Make It So Easy You Can’t Say No
by Rebecca Joy
Have you ever heard of the Zeigarnik effect?
Just understanding this concept could possibly change and improve the course of your writing and your life. When fully understood and implemented, it will steer you and your everyday behaviors in a healthier more productive direction and reduce procrastination in getting your work finished.
We’re psychologically wired to finish what we start, due to a phenomena known as the Zeigarnik effect (named after Bluma Zeigarnik, Russian psychologist, 1926). When people manage to start something, they’re more inclined to finish it.
In their book Social Psychology and Human Nature, Roy Baumeister and Brad J. Bushman describe the Zeigarnik effect as follows:
The Zeigarnik Effect is the tendency to experience
intrusive thoughts about an objective
that was once pursued and left incomplete.
My business coach, Pamela Slim, reminded me of this concept recently. She shared that when we feel challenged or unmotivated to get something done, we should tell ourselves that we’re going to work on a project or task for just 10 minutes.
What’s so intriguing about “taking that first step” is that as a result, the mind wants to continue and will seek resolution. When people manage to start something, they’re more inclined to finish it. Stopping after 10 minutes usually doesn’t happen. Ten minutes may turned into 20 minutes … 30 minutes … an hour … until you’ve made substantial progress.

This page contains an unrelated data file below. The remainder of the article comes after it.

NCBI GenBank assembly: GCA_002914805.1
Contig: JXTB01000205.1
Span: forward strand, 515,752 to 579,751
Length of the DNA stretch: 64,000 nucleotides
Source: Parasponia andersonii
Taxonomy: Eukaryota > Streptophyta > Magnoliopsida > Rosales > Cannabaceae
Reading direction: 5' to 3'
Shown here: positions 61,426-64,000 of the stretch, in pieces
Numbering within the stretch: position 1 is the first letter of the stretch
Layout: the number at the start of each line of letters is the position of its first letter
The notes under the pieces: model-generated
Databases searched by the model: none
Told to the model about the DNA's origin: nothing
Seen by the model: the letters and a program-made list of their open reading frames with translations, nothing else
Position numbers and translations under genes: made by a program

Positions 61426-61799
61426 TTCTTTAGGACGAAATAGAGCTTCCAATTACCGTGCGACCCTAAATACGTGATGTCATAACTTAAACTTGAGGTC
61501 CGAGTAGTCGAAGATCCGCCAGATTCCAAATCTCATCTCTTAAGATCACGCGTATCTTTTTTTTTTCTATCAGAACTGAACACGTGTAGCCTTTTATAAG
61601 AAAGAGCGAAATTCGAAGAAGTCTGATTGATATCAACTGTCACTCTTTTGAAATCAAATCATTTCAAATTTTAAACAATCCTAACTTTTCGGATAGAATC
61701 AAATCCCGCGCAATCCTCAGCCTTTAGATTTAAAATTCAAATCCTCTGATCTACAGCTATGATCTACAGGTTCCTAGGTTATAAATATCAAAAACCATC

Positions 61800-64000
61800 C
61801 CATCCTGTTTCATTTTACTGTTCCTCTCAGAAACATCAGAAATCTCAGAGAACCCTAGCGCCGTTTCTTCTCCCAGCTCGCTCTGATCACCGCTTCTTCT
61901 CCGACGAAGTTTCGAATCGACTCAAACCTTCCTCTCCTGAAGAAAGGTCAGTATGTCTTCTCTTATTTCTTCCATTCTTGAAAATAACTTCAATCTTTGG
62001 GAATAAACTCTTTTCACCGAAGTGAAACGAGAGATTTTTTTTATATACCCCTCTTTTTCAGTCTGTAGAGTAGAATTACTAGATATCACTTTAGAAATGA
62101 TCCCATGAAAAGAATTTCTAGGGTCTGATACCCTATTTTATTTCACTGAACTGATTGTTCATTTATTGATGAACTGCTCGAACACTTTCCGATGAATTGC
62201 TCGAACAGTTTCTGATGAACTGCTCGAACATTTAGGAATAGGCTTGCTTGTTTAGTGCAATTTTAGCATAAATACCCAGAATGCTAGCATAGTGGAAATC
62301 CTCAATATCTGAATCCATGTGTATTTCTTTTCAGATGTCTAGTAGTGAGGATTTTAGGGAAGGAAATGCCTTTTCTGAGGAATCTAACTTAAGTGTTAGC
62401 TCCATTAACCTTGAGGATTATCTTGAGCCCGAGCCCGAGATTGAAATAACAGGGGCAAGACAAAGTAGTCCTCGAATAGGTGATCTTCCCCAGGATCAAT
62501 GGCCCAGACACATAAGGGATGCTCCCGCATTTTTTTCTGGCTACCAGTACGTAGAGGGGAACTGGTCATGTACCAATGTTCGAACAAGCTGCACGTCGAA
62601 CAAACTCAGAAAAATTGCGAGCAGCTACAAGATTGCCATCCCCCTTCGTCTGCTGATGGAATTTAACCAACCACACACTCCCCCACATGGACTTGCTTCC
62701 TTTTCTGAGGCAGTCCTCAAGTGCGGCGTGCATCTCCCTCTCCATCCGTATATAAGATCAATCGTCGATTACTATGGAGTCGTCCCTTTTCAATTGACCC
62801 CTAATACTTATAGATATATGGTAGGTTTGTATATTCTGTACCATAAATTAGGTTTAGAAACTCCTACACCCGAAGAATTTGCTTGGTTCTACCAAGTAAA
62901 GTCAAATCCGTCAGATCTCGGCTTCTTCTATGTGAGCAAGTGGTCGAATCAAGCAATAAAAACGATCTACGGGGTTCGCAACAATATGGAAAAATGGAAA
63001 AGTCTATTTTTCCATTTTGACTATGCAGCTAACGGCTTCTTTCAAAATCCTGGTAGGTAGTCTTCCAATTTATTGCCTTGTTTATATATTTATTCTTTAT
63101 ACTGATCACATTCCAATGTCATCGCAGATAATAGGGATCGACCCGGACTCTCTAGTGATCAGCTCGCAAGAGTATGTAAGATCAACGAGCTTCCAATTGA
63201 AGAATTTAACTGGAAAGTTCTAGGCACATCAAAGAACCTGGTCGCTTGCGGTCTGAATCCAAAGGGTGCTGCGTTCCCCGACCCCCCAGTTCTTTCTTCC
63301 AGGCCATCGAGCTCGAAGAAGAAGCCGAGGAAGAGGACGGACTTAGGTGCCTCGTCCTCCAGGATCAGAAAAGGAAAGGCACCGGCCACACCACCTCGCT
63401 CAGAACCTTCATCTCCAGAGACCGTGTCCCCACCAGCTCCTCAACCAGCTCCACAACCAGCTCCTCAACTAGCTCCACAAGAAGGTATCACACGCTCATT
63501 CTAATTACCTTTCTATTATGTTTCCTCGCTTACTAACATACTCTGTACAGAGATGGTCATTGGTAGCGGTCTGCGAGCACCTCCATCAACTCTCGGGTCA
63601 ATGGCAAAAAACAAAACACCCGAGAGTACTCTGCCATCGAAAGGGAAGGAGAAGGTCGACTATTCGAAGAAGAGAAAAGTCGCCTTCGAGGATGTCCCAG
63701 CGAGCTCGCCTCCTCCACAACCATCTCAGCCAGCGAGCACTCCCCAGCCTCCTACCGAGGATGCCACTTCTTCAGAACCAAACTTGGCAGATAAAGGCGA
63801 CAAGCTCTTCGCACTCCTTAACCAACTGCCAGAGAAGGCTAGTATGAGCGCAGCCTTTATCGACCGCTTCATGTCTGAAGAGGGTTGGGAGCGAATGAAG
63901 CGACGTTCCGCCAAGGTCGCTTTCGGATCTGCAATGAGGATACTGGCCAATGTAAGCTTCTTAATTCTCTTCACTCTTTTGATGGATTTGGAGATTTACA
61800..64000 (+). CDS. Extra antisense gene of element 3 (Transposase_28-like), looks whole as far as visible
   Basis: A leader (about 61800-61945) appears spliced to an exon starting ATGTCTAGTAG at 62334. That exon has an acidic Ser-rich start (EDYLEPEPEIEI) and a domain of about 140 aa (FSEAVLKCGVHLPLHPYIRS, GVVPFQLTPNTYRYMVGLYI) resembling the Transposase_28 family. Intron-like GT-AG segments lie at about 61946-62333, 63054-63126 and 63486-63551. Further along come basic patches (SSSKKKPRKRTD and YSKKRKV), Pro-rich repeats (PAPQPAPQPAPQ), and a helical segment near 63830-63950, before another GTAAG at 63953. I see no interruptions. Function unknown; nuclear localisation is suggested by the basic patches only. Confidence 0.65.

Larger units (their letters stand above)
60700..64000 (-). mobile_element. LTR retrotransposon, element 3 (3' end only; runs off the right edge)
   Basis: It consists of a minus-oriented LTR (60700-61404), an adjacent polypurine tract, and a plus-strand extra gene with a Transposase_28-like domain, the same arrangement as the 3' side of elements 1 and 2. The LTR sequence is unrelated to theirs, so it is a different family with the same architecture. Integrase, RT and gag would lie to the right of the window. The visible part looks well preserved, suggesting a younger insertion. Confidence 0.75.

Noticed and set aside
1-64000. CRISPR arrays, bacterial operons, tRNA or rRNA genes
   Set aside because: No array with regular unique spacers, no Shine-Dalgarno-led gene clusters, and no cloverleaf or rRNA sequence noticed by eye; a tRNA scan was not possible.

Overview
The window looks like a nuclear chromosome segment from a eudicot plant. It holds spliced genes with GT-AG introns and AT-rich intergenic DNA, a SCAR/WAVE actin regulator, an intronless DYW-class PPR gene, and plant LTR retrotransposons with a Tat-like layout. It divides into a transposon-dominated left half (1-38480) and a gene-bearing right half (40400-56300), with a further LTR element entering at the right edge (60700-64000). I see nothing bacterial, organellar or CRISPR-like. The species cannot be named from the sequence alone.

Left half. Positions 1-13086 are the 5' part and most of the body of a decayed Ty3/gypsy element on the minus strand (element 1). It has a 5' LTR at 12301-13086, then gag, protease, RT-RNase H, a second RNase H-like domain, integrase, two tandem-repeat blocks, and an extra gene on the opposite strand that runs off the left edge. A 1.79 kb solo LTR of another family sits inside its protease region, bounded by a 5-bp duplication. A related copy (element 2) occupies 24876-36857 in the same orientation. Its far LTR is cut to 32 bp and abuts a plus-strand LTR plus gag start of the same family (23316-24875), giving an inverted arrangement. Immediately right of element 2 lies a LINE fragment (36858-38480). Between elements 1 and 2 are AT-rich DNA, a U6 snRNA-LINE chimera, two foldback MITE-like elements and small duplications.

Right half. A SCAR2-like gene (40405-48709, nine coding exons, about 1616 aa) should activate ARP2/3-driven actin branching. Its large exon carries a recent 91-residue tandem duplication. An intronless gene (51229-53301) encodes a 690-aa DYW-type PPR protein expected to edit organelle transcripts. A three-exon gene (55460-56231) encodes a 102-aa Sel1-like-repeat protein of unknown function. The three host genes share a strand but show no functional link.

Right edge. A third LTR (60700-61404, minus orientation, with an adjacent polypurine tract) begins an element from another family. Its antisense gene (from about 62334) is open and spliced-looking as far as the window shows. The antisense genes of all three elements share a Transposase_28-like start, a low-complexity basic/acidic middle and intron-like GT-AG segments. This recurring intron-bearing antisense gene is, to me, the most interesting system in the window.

The Zeigarnik effect teaches that the secret to overcoming resistance and beating procrastination to new habits is to start somewhere … anywhere. If we value the habit and think it’s possible, just taking a first step can be the difference between failure and success.
Some simple writing tips to create a habit:
- Sit down and write a sentence, regardless of the quality and length, even though you may not be motivated to write.
- Write everything down that needs to be done and take on each task one by one. Then break down the big tasks into smaller ones, making them more likely to be completed.
- Set a daily writing quota, whether it’s weighted in words or minutes; when you reach that goal, you’ll more than likely want to continue.
As Leo Babauta, creator of the Zen Habits blog, says: “Make it so easy you can’t say no.”
If that ornery procrastination bug starts showing up, attempting to take you off course, try incorporating any one of these basic tips into your early-morning writing routine. Trick your brain to stop procrastinating. The next thing you know, your writing project will be finished and you’ll be reveling in the enjoyment and feeling of having it complete.
An object in motion stays in motion. An object at rest stays at rest.
— Sir Isaac Newton
A journey of a thousand miles starts with the first step.
— Chinese proverb
As a Phoenix firefighter for more than 26 years, now retired, Rebecca Joy had the unique opportunity to collect firefighters stories and compile them into a dynamic anthology book, called Classic Tales from the Firehouse: Firefighters’ Stories of Calamity, Courage, and Caring. Also a speaker, social entrepreneur, and creator of the Simple Awareness Method (S.A.M.), Rebecca continues to save lives and effect positive change in a different capacity by sharing a powerful, practical and life changing message on mindfulness and conscious living. To order your copy of Classic Tales, please visit TalesFromTheFirehouse.com for more information.